So, back to Namibia. When a mathematical modeler sees a spatial pattern, like fairy circles, they think “self-organization.” Now, what does that mean? Well, in general, that means they are inclined to look for some underlying physical mechanism, usually some form of competition between effects or between things, and then to see if this mechanism can indeed drive the system toward forming a pattern spontaneously. From the work of Turing and all those who followed him, they know that this isn’t unlikely. In fact, they know that lots of spatial patterns in nature, from the stripes on a zebra to the patterns created by the growth of bacteria in a Petri dish can be understood in this way. So, seeing fairy circles and hearing the hypothesis of self-organization as an explanation is a perfectly reasonable thing for the modeler. Their job is to then see if they can test this hypothesis by mathematizing the proposed underlying physical mechanism, and then analyzing the mathematical model to determine if there are conditions under which spatial patterns will indeed form. In this way, they are testing the hypothesis that the proposed physical mechanism can lead to the patterns observed. If their model can be shown to not lead to pattern formation, then they’ve ruled out the proposed mechanism as the sole cause of the patterns. If it can be shown to lead to pattern formation, then the mathematical conditions under which this happens can be checked against the real world, either strengthening the case for the proposed mechanism or suggesting refinements to the model.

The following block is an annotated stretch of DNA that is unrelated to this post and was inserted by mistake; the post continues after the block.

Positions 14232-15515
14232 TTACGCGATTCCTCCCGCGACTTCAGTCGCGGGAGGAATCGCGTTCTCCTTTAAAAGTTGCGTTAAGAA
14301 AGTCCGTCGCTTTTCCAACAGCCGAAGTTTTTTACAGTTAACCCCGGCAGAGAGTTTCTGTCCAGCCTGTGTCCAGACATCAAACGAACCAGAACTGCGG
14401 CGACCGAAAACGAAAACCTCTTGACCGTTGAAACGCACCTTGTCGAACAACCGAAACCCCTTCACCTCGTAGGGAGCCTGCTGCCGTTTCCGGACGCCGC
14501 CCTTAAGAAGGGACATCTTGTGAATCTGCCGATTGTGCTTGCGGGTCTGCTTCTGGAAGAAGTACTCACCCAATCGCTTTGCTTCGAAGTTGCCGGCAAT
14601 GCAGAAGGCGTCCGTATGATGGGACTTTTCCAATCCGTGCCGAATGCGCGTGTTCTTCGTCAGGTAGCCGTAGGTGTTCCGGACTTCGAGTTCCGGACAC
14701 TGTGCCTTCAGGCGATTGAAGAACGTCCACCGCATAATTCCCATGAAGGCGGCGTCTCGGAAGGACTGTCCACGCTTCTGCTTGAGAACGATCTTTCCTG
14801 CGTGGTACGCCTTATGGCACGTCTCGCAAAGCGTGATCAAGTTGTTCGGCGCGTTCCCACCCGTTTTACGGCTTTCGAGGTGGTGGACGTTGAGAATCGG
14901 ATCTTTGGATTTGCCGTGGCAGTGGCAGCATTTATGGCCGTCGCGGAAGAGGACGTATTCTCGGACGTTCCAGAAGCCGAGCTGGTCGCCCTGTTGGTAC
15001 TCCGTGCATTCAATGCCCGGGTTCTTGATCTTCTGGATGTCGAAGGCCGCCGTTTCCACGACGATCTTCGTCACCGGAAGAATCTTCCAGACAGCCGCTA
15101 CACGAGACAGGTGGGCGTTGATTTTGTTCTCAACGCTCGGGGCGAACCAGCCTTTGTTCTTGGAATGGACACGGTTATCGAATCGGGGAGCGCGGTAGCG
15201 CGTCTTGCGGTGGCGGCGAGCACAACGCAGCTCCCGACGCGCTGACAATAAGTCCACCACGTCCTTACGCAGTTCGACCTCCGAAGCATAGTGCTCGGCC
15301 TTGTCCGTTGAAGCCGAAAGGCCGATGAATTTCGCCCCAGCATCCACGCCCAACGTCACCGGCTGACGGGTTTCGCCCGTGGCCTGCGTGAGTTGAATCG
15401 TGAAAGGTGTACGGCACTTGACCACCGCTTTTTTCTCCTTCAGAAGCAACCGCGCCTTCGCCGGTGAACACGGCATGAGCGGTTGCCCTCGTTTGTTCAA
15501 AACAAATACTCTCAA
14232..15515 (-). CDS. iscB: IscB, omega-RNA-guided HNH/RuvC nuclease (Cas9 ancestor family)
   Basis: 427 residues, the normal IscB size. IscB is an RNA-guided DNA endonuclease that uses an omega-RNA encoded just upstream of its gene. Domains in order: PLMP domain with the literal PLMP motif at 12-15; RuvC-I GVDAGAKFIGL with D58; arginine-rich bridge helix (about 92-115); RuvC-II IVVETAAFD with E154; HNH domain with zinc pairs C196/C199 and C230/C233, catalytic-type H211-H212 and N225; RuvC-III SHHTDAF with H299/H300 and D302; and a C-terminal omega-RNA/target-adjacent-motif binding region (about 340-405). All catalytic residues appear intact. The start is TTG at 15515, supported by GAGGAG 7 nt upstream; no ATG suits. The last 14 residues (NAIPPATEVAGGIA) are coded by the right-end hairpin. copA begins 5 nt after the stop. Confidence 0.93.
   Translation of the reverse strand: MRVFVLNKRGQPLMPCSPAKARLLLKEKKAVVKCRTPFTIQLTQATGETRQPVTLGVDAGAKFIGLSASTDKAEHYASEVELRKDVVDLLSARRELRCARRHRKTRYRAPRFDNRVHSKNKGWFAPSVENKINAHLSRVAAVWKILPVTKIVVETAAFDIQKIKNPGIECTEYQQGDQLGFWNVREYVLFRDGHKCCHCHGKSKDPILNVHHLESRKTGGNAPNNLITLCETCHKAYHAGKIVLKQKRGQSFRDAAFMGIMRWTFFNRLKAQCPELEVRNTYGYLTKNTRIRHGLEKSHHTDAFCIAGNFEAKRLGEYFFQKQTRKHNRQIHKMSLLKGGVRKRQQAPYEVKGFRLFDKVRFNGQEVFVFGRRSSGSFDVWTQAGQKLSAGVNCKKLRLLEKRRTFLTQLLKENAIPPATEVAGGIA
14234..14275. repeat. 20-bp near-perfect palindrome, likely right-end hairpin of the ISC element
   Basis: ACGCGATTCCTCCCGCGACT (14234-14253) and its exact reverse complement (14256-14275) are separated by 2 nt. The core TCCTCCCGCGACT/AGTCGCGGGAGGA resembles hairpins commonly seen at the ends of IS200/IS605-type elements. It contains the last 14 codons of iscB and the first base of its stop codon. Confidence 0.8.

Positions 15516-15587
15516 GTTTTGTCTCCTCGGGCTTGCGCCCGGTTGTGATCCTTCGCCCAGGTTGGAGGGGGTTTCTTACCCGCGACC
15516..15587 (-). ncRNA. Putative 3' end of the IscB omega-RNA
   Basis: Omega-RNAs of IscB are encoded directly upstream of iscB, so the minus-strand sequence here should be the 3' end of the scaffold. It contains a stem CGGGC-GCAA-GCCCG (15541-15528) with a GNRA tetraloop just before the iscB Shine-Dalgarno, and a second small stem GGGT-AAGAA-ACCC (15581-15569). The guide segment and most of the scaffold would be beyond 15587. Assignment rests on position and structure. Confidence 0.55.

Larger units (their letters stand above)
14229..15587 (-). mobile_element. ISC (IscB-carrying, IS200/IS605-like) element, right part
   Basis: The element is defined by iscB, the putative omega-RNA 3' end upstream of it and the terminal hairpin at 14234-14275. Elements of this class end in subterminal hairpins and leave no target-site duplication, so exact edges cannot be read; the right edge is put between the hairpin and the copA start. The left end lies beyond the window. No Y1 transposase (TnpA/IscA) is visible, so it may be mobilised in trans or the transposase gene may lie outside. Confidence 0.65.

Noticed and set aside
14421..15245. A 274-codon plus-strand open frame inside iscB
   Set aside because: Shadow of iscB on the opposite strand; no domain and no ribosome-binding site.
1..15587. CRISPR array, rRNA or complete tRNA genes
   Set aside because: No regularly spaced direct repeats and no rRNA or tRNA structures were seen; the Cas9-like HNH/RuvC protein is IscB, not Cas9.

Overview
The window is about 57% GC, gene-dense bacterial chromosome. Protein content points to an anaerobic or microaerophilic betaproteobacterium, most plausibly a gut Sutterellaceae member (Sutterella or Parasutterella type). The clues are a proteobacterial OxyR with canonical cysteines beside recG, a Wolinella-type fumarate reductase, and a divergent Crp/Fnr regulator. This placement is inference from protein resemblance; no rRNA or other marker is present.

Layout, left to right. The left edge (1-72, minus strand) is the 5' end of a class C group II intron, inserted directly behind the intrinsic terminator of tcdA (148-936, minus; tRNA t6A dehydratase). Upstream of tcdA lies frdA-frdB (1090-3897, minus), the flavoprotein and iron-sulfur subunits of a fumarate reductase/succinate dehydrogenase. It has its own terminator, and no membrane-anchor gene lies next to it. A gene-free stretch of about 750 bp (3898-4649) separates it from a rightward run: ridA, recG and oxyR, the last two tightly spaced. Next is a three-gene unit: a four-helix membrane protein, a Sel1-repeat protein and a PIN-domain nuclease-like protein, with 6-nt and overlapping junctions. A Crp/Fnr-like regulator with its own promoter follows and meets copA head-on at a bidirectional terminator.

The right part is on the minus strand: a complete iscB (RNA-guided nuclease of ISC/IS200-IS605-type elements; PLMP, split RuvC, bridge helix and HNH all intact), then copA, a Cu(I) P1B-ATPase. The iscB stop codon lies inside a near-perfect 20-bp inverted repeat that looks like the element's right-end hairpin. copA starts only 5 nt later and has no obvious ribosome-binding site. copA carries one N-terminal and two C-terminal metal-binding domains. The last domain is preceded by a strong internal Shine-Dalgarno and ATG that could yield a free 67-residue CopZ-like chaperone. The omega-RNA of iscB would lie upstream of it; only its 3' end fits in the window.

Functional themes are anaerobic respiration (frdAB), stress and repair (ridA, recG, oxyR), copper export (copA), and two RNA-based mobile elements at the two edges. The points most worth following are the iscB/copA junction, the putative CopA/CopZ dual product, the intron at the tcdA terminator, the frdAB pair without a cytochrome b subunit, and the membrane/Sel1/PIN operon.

This is the approach taken by Getzin et. al. in the Ecography paper mentioned above. They’ve built a mathematical model that “supports the hypothesis that fairy circles are self-organized vegetation patterns that emerge from positive biomass-water feedbacks involving water transport by extended root systems and soil-water diffusion.” Okay, that’s a mouthful, and their mathematical model is pretty darn sophisticated. It’s a system of non-linear partial integro-differential equations for… well, it’s complicated. So, why would I claim this is a problem appropriate for the high school classroom?

Ah! That’s a pretty good cliff-hanger, so let’s break here for today and pick up next time with this question. In the meantime, perhaps you might think about how your students might think about this problem. That is, suppose you told them about fairy circles and that competition between plants was a proposed mechanism behind the patterns. How might they investigate this through mathematical modeling? How might you? Till next time…

John

Might “self organization” be a modeler’s thinking tool?

Oooh! Good idea! We might think of broad categories of phenomena that serve as thought tools along these lines. See a pattern like fairy circles, think self-organization. See something periodically changing in time, think wave motion…etc.